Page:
Growing panic about the debts of big eurozone countries like Italy and Spain, paired with fears the U.S. may be heading back into recession. Jobs figures later could well go a long way to determining whether the U.S. economy is indeed on the point of shrinking again.
The biggest one-day points decline on Wall Street since the 2008 financial crisis Thursday carried into Asian and European markets Friday, taking down oil prices as well, as investors were preparing for a slowdown in demand.
In Europe, major markets were firmly in the red once again, although stocks were regaining some ground from earlier in the day. London's FTSE 100 declined 2.5 percent to 5,260 and Germany's DAX shed 2.1 percent to 6,282. France's CAC-40 lost 0.7 percent to 3,297.
Only Spain's Ibex and Italy's FTSE MIB were in positive territory, with Spanish stocks gaining 0.4 percent while Italian shares were up 0.2 percent, even though figures showed both economies barely grew in the second quarter of the year.
Wall Street was set for a lower open with Dow futures down 0.5 percent at 11,317 while S&P 500 futures fell 0.4 percent to 1,193.
Falling stocks are a sign of diminishing confidence in the global economy and that's being felt in oil prices too. The main New York contract was down a further 79 cents a barrel at $85.84 a barrel, having earlier dipped below $85.
Investors around the world are waiting anxiously for U.S. employment figures this afternoon, which could give a firm indication on whether the world's largest economy is indeed headed for a double-dip recession. Analysts expect payrolls to increase by 85,000 and the jobless rate to remain at 9.2-percent.
"If we get a strong jobs report, this could be enough to send stock markets higher - the relief rally we are looking for - but given the depth of the economic crisis facing the developed world, I am not sure how long such a relief rally will last," said Louise Cooper, markets analyst at BGC Partners. "A poor number could see further declines."
The protracted debate about raising the debt ceiling in the U.S. and confusion about Europe's strategy to fight its worsening debt crisis have undermined confidence in policy makers' willingness and ability to finally draw a line under the financial troubles that have plagued the Western world for four years.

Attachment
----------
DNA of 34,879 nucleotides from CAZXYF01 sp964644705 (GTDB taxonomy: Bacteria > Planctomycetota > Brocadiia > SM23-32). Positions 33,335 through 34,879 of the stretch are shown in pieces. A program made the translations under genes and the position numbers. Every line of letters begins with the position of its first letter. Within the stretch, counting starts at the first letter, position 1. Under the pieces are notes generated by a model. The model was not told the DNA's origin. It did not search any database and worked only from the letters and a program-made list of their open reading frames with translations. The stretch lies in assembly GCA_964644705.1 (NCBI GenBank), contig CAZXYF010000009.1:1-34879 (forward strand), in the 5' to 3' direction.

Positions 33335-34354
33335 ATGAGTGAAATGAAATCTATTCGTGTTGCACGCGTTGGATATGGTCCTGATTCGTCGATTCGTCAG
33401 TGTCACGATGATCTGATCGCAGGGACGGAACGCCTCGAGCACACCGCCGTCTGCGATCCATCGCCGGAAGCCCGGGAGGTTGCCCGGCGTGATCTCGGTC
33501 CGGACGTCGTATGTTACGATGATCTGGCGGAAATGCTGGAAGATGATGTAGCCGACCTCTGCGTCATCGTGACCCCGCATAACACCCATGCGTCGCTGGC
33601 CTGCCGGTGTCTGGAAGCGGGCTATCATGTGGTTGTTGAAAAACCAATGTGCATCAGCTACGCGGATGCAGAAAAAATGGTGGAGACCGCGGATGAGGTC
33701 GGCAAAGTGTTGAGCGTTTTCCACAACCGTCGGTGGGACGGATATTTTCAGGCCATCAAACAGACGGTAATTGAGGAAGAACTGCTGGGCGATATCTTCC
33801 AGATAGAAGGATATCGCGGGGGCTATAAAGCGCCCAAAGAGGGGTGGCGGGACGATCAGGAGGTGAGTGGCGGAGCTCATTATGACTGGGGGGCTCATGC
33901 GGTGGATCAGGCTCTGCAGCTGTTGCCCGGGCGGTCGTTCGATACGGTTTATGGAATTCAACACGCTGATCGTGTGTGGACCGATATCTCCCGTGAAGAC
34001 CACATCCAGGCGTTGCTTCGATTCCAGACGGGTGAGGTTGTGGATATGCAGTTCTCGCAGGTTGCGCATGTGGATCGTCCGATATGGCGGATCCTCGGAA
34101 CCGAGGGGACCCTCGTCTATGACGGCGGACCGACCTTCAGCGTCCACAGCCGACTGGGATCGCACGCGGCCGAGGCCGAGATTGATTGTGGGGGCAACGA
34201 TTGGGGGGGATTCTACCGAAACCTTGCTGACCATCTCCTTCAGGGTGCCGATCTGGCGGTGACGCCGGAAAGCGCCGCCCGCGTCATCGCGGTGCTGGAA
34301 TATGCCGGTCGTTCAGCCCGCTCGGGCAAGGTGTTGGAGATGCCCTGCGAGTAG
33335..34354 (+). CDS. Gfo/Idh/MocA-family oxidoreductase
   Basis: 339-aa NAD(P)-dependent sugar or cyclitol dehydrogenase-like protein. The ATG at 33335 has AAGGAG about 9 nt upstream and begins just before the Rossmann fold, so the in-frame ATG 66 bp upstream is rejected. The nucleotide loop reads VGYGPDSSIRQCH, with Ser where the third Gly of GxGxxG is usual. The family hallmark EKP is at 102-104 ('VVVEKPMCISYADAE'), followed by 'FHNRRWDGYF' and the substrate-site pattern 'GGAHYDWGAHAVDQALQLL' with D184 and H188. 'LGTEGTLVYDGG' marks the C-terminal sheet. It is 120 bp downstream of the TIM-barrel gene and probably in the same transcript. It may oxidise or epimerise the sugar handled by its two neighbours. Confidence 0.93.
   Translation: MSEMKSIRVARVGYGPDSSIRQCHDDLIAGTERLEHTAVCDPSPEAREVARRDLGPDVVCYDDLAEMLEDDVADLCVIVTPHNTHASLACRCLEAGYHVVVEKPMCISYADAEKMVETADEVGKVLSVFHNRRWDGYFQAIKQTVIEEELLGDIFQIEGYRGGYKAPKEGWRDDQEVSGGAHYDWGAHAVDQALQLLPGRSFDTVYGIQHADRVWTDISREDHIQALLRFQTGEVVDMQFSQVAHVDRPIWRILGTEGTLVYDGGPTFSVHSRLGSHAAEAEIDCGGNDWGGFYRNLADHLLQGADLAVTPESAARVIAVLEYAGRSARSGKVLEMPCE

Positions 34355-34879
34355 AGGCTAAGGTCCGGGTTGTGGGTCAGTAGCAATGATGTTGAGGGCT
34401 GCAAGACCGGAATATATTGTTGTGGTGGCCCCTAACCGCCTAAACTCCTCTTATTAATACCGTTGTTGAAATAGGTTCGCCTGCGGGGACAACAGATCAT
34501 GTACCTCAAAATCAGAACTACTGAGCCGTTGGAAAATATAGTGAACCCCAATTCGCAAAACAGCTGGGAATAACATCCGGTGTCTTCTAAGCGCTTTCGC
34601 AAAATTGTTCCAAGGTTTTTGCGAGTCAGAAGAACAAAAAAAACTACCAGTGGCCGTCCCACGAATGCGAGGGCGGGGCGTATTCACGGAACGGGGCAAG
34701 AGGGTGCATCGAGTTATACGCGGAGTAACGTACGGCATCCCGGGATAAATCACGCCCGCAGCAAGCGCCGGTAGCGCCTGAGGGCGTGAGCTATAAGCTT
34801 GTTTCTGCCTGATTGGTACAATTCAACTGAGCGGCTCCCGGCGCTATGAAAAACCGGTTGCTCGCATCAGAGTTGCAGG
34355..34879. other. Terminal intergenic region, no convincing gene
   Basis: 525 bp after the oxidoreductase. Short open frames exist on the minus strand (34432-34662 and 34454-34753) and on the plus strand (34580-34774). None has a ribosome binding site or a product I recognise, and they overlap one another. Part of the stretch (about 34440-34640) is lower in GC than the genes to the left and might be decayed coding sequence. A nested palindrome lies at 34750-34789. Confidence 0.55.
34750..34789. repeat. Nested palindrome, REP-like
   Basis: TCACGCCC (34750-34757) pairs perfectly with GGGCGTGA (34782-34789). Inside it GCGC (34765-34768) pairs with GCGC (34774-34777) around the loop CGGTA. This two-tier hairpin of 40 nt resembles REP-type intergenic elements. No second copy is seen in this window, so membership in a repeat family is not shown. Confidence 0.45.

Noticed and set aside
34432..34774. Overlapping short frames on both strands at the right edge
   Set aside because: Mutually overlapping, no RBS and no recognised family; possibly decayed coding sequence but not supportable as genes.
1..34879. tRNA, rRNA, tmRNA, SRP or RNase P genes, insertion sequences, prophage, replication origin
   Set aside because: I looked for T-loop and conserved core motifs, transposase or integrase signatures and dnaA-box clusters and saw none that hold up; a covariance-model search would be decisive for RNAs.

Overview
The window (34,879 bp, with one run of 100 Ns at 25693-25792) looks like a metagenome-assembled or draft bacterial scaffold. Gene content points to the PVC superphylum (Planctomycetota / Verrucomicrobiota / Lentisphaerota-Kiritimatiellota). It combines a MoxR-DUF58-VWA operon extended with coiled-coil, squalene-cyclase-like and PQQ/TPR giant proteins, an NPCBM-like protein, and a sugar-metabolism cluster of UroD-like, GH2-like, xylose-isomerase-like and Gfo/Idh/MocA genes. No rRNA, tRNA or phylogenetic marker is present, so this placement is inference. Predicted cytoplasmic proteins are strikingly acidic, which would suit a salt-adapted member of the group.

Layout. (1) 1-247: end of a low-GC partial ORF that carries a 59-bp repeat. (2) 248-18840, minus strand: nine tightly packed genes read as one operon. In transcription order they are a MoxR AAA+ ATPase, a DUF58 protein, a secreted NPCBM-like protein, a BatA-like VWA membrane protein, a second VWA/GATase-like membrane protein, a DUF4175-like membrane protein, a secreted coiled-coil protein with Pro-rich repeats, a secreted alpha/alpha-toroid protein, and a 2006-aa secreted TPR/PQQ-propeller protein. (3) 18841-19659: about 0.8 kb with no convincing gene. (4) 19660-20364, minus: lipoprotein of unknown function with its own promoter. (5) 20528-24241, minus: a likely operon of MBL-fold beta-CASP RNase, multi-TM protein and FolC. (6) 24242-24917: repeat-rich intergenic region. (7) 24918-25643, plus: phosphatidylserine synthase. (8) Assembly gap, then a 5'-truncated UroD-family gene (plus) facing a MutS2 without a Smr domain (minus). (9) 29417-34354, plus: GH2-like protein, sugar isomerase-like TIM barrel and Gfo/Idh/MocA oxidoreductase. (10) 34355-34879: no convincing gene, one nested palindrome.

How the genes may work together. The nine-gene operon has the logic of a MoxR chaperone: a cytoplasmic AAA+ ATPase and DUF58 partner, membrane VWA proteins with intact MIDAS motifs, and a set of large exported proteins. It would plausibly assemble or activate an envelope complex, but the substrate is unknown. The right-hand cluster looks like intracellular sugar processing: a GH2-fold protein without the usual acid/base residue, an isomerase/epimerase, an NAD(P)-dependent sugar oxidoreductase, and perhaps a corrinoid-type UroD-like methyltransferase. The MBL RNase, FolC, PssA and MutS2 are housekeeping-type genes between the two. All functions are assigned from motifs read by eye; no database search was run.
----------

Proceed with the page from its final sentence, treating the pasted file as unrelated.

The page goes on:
Disagreements in the U.S. Congress are set to herald more struggles about budget cuts at a time when many economists are calling for economic stimulus, while investors fear that Europe may be overwhelmed by growing troubles in Italy and Spain, the eurozone's third and fourth largest economies.
Eurozone leaders' reluctance to increase the size of their bailout fund and quickly implement changes to its powers, such as giving it the ability to buy up government bonds, have left the currency union without a clear defense against market troubles over the summer.
The European Central Bank on Thursday bought up Irish and Portuguese government bonds, but is reluctant to do the same for Italy and Spain until the two countries have taken additional budgetary measures, the head of Belgian's central bank Luc Coene told Belgian radio station RTBF.
Coene, who sits on the ECB's decision-making board, warned that without stricter rules on debts and deficits the euro was not viable in the long-term.
The single currency regained some of its recent losses Friday, trading up 0.6 percent at $1.4250.
The yield, or interest rate, on Italian 10-year bonds surpassed their Spanish equivalents for the first time since May 2010, indicating that investors are now more worried about Rome's massive debts, the second highest in the eurozone, and its difficult political landscape. Italian 10-year yields were at 6.13 percent, while Spain's traded at 6.11 percent - below records seen earlier in the week but still at levels deemed unsustainable in the long-term.
Earlier in Asia, Japan's Nikkei 225 stock average slid 3.7 percent to 9,299.88 and Hong Kong's Hang Seng dived 4.3 percent to 20,946.14. China's Shanghai Composite Index lost 2.2 percent to 2,626.42.
The dollar edged down to 78.48 yen from late Thursday's 79.02. On Thursday, Japan's government intervened in markets to weaken the yen against the dollar to support exporters. Finance Minister Yoshihiko Noda said authorities acted to protect the economic recovery following the March 11 earthquake and tsunami.
The dollar had fallen as low as 76.29 yen on Monday. It hit a record post-World War II low of 76.25 yen in the days following the March 11 earthquake and tsunami.
Alex Kennedy in Singapore and Joe McDonald in Beijing contributed.